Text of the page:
20 August 2008

The Rocker

The Rocker

Take a helping of the Jack Black family-friendly, rock 'n' roll comedy School of Rock, a dose of the Mark Wahlberg rock 'n' roll fantasy Rock Star, a touch of Almost Famous, throw into the mix one of the funniest actors working in television today, and what do you get? A movie that is much less than the sum of its parts.

The biggest problem with The Rocker is that it simply does not rock. It begins in 1986 with Vesuvius, a clone of Poison and countless other "hair" metal bands, ready to take over the world. You can try to suspend your disbelief all you want, but nothing can hide the fact that this band is a joke and probably would have been considered such even when this type of thing was huge.

That is trouble because we are expected to believe that two decades later Vesuvius is still the biggest thing in music. That, in turn, is trouble for Robert "Fish" Fishman (Rainn Wilson, better known as Dwight Schrute on The Office), the band's original drummer. Vesuvius ditched him as a condition of signing its first recording contract, and he hasn't picked up a pair of sticks since.

His second chance comes when his teenage nephew Matt's (Josh Gad) band, A.D.D., suddenly finds itself without a drummer two days before they're scheduled to perform at the high school prom. Fish fills in and the show appears to be a success until he rips out a thunderous drum solo—in the middle of a slow dance.

A.D.D.—which includes singer-guitarist-songwriter Curtis (Teddy Geiger), bassist Amelia (Emma Stone) and keyboardist Matt—reluctantly gives Fish another chance and gets its big break when a video of him performing naked—"The Naked Drummer"—becomes a YouTube sensation. A recording contract and sold-out tour of the Midwest follow.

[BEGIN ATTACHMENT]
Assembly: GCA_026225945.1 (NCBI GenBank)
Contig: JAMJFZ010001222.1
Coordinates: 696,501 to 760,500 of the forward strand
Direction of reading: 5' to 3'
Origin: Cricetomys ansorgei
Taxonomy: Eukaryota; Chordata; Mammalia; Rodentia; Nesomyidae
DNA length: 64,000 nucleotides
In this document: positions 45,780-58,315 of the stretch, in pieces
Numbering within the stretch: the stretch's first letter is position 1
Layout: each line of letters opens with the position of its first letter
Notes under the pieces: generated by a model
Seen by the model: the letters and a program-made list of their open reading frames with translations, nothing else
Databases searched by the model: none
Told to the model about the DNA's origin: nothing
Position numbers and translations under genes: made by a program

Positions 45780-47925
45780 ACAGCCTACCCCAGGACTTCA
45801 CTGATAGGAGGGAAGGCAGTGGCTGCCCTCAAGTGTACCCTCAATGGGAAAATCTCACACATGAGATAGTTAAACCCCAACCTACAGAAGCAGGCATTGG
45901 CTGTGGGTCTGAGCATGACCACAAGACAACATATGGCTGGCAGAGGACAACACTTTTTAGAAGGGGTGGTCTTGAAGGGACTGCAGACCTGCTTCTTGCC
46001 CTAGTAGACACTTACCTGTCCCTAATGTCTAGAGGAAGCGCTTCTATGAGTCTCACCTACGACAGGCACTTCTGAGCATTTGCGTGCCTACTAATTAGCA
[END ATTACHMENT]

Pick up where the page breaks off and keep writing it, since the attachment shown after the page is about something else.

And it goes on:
The Rocker is sporadically funny but never picks up any comedic momentum. Wilson's devotion to being so unapologetically weird is a large part of what makes him entertaining on TV—he is a two-time Emmy nominee for his work on The Office. As a leading man, it works against him, especially when the director, Peter Cattaneo (The Full Monty), and screenwriters, Maya Forbes and Wallace Wolodarsky, struggle to find a consistent tone and pace. This is a movie that needs a strong lead, someone who can rise above mediocre material, to carry it on his shoulders. Wilson isn't ready for that, though he is likable in a goofy way.

Through a combination of writing and performance, the younger actors in the band have no chemistry. They don't seem like friends, nevermind the "family" they claim to be as a band. Geiger, in particular, struggles; his songwriting must have gotten the gig, not his acting chops (he penned the A.D.D. tunes).

A potential romantic subplot comes with the introduction of Kim (Christina Applegate), Curtis' mother. She seems interesting—she says she once was in an all-girl punk band—but the movie refuses to take advantage of that. Instead, it spends more time with Matt's overly protective mother (Jane Lynch) and overly supportive father (Jeff Garlin).

Highlights come from roles that are little more than cameos: Will Arnett as the preening lead singer of Vesuvius and Demetri Martin as a pretentious music video director.

But the movie cannot escape its fundamental flaw: A.D.D. doesn't rock. Not even close. Their songs mostly deal with Curtis' childhood abandonment issues—a sad situation, sure, but not something you want to hear about in song after song. No matter how much a movie tries to convince us, emo will never rock.

Grade: C-

(Rated PG-13 for drug and sexual references, nudity and language. 102 minutes.)

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